Albert’s work is generally acknowledged as a very important moment in the history of the transmission of ancient Greek and Arabic philosophy in the Middle Ages. He read and commentated on the vast collection of philosophical texts newly available, together with works the tradition had already transmitted: Pseudo-Dionysus, all the Aristotelian works (including all the books of logic, natural philosophy, the Ethics, the Politics, the Metaphysics, and the Liber de causis), Avicenna, Averroes, and Maimon-ides, as well as Porphyry, Boethius, Augustine, and Euclid, mentioning only some of the most famous authorities he used and collected in philosophy, science, and theology. He was accordingly called the Doctor Universalis. His encyclopedic approach led him to complete Aristotelian philosophy when some books were missing, as, for instance, for those treatises of the Parva naturalia that were known at that period, but not yet transmitted. His ambition was to bring a deep and complete understanding of Aristotelian philosophy to his contemporaries (who he called the ‘‘Latins’’) and to show that there was no contradiction between the philosopher as interpreted through a well-ordered peripatetism and Christian teaching. He has also been praised and systematically seen as being essentially the master of Thomas Aquinas. But his thoughts have been subjected to various readings, very often quite critical. He was criticized for a gratuitous accumulation and curiosity, without being able to elaborate a coherent theory of his own. This unworthy reading of Albert is being revised (see de Libera 2005:11 sq).
Albert’s reception in the Middle Ages and beyond is a complex matter. Many apocryphs have been attributed to him such as the Small and the Great Albert (a treatise on the virtues of minerals, plants, and animals), and the Women’s Secret, he long enjoyed a strong reputation as an expert in magic. His sharp distinction between the objects and goals of philosophy led by reason and of theology where revelation prevails (though it has to be constituted as a science) has been often viewed as an ambiguous defense of the autonomy philosophy, dangerously near to the Latin Averroists and the ‘‘two-fold theory of truth.’’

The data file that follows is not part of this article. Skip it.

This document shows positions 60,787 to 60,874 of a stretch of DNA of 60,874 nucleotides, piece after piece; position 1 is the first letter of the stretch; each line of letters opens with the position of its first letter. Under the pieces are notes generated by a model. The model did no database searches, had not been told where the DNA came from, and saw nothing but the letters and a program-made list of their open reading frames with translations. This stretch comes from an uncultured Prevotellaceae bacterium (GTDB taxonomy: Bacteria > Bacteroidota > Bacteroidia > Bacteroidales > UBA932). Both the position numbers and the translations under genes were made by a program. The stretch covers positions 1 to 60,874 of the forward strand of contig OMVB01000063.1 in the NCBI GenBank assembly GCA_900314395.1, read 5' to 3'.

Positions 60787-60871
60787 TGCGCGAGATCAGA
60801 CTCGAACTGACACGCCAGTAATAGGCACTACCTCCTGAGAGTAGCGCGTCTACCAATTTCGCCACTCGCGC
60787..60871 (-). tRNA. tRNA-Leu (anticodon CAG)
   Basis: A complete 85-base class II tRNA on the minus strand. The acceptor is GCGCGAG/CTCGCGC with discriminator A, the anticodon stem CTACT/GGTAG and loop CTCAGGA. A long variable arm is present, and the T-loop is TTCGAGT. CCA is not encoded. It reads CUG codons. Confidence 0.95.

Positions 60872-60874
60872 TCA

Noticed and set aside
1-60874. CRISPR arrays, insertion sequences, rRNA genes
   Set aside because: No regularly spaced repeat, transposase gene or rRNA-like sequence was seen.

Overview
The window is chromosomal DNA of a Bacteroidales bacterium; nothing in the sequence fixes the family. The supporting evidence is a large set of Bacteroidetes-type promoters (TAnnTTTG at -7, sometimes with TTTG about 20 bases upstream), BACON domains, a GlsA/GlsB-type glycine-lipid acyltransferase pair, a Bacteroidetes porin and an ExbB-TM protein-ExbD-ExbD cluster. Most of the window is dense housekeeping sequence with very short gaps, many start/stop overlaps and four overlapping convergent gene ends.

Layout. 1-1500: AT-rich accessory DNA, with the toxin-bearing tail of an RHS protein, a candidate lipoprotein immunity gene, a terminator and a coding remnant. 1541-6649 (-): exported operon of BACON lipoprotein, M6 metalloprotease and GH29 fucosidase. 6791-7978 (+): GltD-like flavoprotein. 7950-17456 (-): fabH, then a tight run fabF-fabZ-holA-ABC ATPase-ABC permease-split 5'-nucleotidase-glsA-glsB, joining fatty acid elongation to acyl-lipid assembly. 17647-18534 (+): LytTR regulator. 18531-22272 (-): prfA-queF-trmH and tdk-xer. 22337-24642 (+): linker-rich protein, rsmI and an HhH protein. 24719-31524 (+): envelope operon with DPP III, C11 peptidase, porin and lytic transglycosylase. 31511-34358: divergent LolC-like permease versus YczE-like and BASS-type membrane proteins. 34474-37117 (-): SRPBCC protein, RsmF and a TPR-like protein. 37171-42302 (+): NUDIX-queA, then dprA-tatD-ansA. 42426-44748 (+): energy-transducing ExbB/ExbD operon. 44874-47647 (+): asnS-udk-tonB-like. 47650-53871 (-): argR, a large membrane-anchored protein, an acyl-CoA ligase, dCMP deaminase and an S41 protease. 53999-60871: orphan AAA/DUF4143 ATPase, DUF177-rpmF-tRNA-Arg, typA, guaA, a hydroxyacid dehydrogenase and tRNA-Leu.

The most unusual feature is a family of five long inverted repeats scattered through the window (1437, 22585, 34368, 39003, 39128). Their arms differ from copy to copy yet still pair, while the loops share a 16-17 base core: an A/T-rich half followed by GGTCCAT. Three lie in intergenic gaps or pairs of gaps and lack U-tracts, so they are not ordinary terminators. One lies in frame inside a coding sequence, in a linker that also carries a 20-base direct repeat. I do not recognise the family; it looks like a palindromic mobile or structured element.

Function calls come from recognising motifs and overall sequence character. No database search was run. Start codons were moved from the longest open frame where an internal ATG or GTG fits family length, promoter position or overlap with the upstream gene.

The very important number of manuscripts preserved speaks by itself for a great influence of Albert during the Middle Ages, but this impression is to be qualified: his writings have often been used as a mine of informations about ancient philosophers, new concepts, and interesting distinctions without his personal theory being adopted as such (see Ebbesen, ‘‘Albert (the Great?)’s companion to the Organon,’’ in Zimmerman and Villemain-Diem (1981), for this phenomenon in logic).
As A. de Libera has argued (de Libera 2005:40 sq.) Albert’s thought has led to different trends in medieval philosophy: the German Dominican school anchored in the Studium Generale of Cologne, which major figures are Ulrich of Strasbourg (dead before his master in 1277), Dietrich of Freiberg (d. 1318-1320), and Bertoold of Moosburg (d. 1361), even though Eckart can be seen as part of this school; Latin Averroism especially in Italy; and Albertism proper, a movement best illustrated by Heymeric de Campo’s (1395-1440) work, but spread all over Europe in the fifteenth century. Albertists adopted the Dominican’s realistic position on the problem of the universals against the Occamist nominalistic theses, and developed it as a philosophical path distinct from Thomas Aquinas’ realism.